1. The students will be able to name 10 countries in the target language.
2. The students will ask and answer the question gWhere are you from?h
1. Before class, photocopy business card size copies of 10 or so different countriesf flags. You want the copies to be small so that the students can easily put them in their pockets. Also, you want to use the flags of the countries for two reasons. This forces the students to remember the names of the countries and also makes the students aware of other countriesf flags. You need to make enough copies so that each student will receive one flag. If you have thirty students, you need to find about 10 flags and make three copies of them each. If you have forty students, you need to find about 10 flags and make 4 copies of them each. This way, each student has at least one partner to look for. Also, make one larger copy of each countryfsf flag.
2. Using a world map, point out about 10 countries and have the students repeat the names of the countries in the target language. Have the student repeat the names of the countries one or two times.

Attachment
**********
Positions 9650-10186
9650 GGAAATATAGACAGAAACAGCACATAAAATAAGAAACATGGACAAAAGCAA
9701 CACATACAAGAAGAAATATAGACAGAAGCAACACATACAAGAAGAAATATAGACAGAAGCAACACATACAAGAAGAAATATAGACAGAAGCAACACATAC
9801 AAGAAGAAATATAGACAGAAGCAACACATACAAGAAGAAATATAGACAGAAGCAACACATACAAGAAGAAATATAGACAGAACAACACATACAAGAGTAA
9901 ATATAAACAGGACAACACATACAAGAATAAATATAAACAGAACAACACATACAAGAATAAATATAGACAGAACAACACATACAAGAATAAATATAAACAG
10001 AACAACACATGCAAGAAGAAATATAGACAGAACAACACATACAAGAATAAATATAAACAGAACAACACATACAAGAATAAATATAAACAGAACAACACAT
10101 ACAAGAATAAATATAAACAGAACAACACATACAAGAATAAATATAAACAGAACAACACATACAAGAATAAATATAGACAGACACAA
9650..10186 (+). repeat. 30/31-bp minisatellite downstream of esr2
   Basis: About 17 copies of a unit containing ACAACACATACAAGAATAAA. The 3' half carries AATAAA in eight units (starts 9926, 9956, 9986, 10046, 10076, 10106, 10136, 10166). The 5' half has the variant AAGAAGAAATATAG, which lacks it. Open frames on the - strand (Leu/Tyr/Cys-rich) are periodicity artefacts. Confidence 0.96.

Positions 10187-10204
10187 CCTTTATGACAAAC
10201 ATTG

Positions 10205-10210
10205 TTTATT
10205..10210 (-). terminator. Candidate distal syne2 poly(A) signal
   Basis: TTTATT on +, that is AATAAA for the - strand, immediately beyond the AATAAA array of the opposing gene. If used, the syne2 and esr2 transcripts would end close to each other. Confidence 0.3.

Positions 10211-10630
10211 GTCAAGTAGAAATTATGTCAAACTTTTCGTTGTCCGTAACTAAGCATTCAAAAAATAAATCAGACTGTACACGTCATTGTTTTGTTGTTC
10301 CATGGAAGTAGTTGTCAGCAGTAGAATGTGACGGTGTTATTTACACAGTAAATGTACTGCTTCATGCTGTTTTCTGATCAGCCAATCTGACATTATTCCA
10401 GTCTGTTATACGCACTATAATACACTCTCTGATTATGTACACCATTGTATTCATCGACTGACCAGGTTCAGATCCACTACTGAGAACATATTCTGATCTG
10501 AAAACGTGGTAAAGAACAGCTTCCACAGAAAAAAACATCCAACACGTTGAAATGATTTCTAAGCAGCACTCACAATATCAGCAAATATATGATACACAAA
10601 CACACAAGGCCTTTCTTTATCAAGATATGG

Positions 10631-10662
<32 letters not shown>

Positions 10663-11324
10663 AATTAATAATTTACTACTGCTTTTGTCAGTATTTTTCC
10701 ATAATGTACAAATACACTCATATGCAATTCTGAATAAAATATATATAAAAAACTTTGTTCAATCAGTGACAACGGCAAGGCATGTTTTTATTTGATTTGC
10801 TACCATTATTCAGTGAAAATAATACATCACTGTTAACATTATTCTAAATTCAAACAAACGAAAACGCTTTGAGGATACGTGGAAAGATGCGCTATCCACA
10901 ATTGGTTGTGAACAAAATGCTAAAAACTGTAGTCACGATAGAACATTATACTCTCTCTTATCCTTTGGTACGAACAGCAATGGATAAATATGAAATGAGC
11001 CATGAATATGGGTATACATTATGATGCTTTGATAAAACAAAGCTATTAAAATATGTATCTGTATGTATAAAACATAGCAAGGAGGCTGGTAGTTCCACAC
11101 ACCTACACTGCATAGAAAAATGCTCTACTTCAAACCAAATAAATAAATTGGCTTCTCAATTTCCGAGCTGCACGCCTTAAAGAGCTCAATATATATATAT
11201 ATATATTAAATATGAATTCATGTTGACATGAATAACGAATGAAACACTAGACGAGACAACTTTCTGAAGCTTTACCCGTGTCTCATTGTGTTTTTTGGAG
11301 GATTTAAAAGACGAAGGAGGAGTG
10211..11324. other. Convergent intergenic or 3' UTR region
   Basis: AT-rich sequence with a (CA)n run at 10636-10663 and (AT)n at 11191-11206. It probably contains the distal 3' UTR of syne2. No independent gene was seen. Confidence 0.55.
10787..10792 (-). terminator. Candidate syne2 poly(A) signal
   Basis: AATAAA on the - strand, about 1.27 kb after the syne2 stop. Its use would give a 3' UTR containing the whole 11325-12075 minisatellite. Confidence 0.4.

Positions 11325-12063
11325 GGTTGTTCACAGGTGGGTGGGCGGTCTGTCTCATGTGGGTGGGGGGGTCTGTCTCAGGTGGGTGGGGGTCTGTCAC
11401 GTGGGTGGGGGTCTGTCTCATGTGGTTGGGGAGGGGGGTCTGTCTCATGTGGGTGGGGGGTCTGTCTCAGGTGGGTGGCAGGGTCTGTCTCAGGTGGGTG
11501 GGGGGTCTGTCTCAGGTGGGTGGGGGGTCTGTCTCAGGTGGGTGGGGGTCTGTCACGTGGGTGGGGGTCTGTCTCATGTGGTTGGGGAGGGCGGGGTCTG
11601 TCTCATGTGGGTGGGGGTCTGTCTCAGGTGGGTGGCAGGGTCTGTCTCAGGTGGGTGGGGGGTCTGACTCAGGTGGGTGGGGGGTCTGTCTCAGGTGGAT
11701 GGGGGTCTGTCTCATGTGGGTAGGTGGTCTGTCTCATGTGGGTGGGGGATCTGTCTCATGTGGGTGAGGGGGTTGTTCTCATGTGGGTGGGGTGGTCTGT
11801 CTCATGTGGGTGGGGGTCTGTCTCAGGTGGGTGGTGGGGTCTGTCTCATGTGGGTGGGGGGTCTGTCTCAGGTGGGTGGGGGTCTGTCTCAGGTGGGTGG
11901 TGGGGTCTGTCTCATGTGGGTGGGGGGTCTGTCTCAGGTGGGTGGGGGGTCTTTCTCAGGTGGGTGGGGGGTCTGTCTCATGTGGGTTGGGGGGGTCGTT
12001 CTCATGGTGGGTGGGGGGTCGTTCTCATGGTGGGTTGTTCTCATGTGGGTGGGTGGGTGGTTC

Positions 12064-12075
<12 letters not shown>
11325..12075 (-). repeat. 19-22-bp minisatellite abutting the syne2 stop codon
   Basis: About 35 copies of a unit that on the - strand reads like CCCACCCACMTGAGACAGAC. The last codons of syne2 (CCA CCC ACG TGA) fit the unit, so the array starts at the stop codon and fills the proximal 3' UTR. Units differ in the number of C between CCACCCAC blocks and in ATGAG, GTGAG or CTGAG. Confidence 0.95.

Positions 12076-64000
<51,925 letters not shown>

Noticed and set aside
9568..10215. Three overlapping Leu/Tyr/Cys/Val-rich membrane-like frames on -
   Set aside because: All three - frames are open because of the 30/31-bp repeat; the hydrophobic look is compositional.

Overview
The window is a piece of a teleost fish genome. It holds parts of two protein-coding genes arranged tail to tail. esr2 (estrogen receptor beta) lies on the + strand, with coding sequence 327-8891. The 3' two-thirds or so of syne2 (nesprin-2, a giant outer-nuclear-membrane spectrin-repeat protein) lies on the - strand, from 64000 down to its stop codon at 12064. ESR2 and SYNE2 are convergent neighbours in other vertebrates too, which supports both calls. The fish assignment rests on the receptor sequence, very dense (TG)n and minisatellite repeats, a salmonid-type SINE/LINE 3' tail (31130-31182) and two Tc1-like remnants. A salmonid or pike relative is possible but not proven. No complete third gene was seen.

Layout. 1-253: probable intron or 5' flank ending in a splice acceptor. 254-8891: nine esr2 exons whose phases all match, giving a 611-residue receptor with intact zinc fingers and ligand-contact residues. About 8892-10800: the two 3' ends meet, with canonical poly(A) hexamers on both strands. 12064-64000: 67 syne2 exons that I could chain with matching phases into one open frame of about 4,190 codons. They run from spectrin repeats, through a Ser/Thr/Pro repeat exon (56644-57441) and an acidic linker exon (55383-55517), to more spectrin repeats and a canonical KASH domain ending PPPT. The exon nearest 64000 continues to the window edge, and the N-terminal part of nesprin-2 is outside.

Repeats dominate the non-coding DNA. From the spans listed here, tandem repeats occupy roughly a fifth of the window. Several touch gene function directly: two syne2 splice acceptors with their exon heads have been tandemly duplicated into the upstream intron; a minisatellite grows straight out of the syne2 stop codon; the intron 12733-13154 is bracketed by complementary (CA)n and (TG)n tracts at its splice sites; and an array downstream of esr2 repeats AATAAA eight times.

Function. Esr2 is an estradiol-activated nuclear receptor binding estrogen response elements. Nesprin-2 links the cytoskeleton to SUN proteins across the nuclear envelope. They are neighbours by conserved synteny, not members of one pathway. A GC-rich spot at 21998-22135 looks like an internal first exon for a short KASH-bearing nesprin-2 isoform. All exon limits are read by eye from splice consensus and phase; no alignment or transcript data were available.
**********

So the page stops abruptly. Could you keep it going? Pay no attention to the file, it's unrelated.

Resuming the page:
3. Then, using a pointer, point to a country and have the students call out the name of the country. Do this for each country.
4. Next, use the large copies of the flags as flashcards. Have the students call out the correct name of the country that correlates to the flag you are showing.
5. Next, mix up the small flag cards and hand out the cards to the students. -One per student.
6. Tell the students that they are now citizens from the country whose flag they are holding. Tell them to remember which country they are from and then to put the card in their pockets. For the remainder of the game, they are not to take out the cards. This prevents the students from just showing each other the flags and finding each other quickly that way.
7. Now, have the students stand up and go around asking each other questions. For example, gAre you from Japan?h or g Where are you from?h Remind them to use only the target language.
8. The goal is to find the others who are from the same country as you are. Depending on how many of each card you make, the students may be looking for only one other person or several other people. I usually use groups of four. Once all four people have found their fellow countrymen, have them come to you as a group and pull out the cards from their pockets. Are they all the same?
9. Once a group has finished, write the name of the country on the board(-in the order that they finished). Afterwards, you can congratulate a team and use the opportunity to ask who is from such and such a country.